Manufacturing in the U.S. expanded in April at the slowest pace in four months, indicating the industry will contribute less to U.S. growth this quarter.
The Institute for Supply Management’s factory index fell to 50.7 from the prior month’s 51.3, the Tempe, Arizona-based group’s report showed today. A reading of 50 is the dividing line between expansion and contraction. The median forecast of 84 economists surveyed by Bloomberg was 50.5.
Manufacturing, which makes up about 12% of the economy, is cooling as the need to rebuild inventories wanes and across-the-board federal budget cuts take hold. Companies such as Tenneco Inc. project it may take until the second half of the year for demand to pick up as American consumers grapple with higher payroll taxes and Europe’s economy struggles to expand.
“We’re in a bit of a lull right now,” Bricklin Dwyer, an economist at BNP Paribas in New York, said before the report. “It’s consistent with the pullback in the broader economy, in consumer spending, business spending and government. We see this as temporary.”
The median forecast was based on projections from 84 economists in the Bloomberg survey. Estimates ranged from 49 to 53.
Other figures today show manufacturing across the globe is struggling to improve. In China, the world’s second-largest economy, factories expanded at a weaker pace in April. The Purchasing Managers’ Index fell to 50.6 last month from 50.9 in March.
A U.K. factory index showed manufacturing contracted for a third month. The gauge rose to 49.8 last month from 48.6, according to Markit Economics and the Chartered Institute of Purchasing and Supply.
Another report showed companies in the U.S. added fewer workers than forecast in April, an indication the labor market has cooled along with the rest of the U.S. economy.
The 119,000 increase in employment, the weakest since September, followed a revised 131,000 gain in March that was smaller than initially estimated, according to figures from the Roseland, New Jersey-based ADP Research Institute. The median forecast of 37 economists surveyed by Bloomberg projected a 150,000 advance.
The ISM’s index of U.S. employment gauge decreased to 50.2, the lowest in five months, from 54.2.
The production increased to 53.5 from 52.2 in March. The new orders measure rose to 52.3 from 51.4, and the gauge of export demand dropped to 54 from 56.
The measure of orders waiting to be filled climbed to 53 from 51. The inventory index decreased to 46.5 from 49.5, while a gauge of customer stockpiles dropped to 44.5 from 47.5. A figure higher than 50 means manufacturers are building stockpiles.
The index of prices paid for materials decreased to 50 from 54.5.
The economy’s inability to maintain a faster pace of growth and bigger employment gains explain why Federal Reserve policy makers, who conclude their two-day meeting today, will probably reiterate the need to continue record monetary stimulus. The officials have said they’ll maintain that policy until the outlook for the labor market improves “substantially.”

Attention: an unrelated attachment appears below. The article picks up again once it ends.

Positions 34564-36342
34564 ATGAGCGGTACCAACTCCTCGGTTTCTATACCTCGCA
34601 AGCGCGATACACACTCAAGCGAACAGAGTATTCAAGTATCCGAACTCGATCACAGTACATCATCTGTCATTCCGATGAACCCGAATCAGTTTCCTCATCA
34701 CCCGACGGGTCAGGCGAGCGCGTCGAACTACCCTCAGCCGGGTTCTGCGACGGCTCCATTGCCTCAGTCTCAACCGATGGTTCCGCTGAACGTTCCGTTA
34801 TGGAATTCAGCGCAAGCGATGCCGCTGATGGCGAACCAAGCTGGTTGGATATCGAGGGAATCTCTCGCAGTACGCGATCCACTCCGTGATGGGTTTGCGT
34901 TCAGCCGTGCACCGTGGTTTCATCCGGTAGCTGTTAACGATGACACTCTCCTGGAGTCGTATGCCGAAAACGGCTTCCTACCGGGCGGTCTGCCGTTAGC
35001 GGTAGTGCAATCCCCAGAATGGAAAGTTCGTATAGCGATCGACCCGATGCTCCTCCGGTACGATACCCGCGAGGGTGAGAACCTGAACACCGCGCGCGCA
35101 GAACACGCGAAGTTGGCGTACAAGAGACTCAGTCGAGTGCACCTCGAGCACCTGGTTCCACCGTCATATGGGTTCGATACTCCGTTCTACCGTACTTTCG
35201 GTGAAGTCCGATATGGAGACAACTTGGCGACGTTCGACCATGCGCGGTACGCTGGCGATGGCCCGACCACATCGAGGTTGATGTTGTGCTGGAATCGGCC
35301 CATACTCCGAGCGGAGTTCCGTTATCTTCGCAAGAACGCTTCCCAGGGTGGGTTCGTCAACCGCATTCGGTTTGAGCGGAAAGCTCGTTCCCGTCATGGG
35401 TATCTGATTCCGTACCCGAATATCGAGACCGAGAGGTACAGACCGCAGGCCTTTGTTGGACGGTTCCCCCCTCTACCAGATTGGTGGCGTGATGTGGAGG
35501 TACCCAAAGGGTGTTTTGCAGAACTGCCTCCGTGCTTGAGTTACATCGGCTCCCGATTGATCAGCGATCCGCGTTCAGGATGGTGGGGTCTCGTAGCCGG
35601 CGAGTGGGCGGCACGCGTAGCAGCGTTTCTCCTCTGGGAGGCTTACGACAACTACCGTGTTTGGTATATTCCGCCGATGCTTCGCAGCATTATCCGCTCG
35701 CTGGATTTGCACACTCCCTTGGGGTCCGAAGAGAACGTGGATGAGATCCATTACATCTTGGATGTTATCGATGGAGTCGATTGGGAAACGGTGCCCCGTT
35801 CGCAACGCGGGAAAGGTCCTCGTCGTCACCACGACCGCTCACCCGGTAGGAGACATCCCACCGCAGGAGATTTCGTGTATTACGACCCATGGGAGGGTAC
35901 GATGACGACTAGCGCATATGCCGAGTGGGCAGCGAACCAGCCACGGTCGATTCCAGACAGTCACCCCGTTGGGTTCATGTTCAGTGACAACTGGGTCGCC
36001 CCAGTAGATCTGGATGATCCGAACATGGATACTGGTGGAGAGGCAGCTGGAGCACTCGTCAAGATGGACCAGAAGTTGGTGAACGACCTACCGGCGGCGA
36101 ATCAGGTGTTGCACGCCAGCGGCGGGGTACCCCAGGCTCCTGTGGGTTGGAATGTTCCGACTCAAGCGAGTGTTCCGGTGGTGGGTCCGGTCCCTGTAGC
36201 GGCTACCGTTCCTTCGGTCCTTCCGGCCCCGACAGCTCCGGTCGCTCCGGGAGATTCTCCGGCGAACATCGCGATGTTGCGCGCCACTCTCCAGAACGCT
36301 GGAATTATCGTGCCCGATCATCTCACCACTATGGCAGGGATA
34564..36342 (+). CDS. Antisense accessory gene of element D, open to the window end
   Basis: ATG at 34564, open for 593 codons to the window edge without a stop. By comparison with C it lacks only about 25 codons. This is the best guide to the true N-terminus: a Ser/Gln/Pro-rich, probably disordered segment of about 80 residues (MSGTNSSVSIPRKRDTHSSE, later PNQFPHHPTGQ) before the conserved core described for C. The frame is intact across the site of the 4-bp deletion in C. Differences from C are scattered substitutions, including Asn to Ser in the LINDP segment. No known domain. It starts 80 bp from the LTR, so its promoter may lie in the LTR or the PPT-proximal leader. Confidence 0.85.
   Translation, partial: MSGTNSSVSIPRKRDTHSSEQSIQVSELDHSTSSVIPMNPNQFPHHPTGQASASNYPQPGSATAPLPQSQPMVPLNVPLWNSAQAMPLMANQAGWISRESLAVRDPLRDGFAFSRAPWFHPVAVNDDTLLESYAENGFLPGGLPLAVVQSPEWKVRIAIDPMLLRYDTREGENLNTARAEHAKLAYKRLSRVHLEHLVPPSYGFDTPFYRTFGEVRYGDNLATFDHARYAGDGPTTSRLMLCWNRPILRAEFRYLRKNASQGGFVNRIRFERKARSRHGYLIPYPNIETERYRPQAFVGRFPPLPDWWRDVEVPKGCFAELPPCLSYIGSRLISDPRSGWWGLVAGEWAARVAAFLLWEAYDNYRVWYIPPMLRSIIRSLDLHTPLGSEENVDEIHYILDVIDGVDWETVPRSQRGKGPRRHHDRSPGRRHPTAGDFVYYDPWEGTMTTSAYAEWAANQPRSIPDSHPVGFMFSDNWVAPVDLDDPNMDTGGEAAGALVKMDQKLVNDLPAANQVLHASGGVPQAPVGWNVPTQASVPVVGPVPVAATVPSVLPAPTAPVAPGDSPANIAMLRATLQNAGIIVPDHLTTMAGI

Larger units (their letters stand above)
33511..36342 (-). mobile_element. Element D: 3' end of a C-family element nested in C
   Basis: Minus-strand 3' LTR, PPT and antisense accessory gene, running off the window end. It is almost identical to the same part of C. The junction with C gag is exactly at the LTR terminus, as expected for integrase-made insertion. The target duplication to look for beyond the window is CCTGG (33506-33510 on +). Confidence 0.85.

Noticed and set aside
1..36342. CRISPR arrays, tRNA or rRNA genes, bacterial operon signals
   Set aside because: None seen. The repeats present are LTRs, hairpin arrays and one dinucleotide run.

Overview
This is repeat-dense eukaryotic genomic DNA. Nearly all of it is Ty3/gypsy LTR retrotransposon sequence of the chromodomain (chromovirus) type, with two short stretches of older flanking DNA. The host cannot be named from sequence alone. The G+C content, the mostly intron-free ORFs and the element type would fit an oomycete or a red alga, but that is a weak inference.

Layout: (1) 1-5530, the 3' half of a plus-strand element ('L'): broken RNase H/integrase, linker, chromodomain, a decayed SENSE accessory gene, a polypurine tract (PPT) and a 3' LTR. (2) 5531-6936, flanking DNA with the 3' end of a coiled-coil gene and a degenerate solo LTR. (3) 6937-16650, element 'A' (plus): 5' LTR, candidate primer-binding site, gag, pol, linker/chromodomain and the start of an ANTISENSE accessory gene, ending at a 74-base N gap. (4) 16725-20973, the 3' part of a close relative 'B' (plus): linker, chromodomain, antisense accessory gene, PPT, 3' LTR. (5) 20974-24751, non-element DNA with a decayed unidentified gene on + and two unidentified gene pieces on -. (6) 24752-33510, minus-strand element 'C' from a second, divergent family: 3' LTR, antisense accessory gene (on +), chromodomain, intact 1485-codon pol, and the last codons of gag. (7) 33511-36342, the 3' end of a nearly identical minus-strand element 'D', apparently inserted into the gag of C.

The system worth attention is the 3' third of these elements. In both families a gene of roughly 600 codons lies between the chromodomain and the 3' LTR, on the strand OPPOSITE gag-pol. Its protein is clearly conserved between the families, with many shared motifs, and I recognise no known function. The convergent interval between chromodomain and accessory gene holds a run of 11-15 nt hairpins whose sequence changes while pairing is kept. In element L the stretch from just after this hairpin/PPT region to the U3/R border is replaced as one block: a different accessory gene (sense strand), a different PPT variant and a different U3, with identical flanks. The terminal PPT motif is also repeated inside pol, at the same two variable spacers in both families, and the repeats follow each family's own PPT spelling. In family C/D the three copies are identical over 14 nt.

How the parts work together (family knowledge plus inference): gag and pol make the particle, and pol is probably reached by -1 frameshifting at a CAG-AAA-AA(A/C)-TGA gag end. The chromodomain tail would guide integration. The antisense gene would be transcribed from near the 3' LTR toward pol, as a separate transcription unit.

At the same time, consumer spending led by demand for automobiles may help keep manufacturing from faltering. Cars and light trucks sold at an average 15.3 million annualized rate in the first quarter, the most since the same period in 2008, according to figures from Ward’s Automotive Group.
Tenneco, a maker of diesel-exhaust filters and mufflers, is seeing a “mixed global industry environment,” according to Chief Executive Officer Gregg Sherrill. The Lake Forest, Illinois-based company expects to benefit later this year from improving light-vehicle production in North America and overseas markets including China.
“With a continued weak global market and the significant inventory destocking taking place, we anticipate production to remain at low levels in the second quarter,” Sherrill said in an earnings conference call on April 29. “However, as inventory issues are worked through, we expect to see some volume improvements in the second half of the year.”
Regional reports signaled factories pulled back in April. The MNI Chicago Report’s business barometer fell to 49, the weakest since September 2009, from 52.4 in March, according to figures yesterday. A reading less than 50 signals contraction.
The Federal Reserve Bank of New York’s so-called Empire State measure showed manufacturing in the region expanded in April at the slowest pace in three months, and the Federal Reserve Bank of Philadelphia’s index showed factory activity barely grew.
The 2.5% annualized pace of economic expansion in the first three months of the year may give way to weaker growth this quarter amid the lagged effect from a two percentage-point increase in the payroll tax at the start of 2013 and $85 billion in automatic budget cuts that began on March 1.
Growth will slow to a 1.5% pace from April through June, then reaccelerate to an average 2.4% rate in the last six months of the year, according to an April survey by Bloomberg.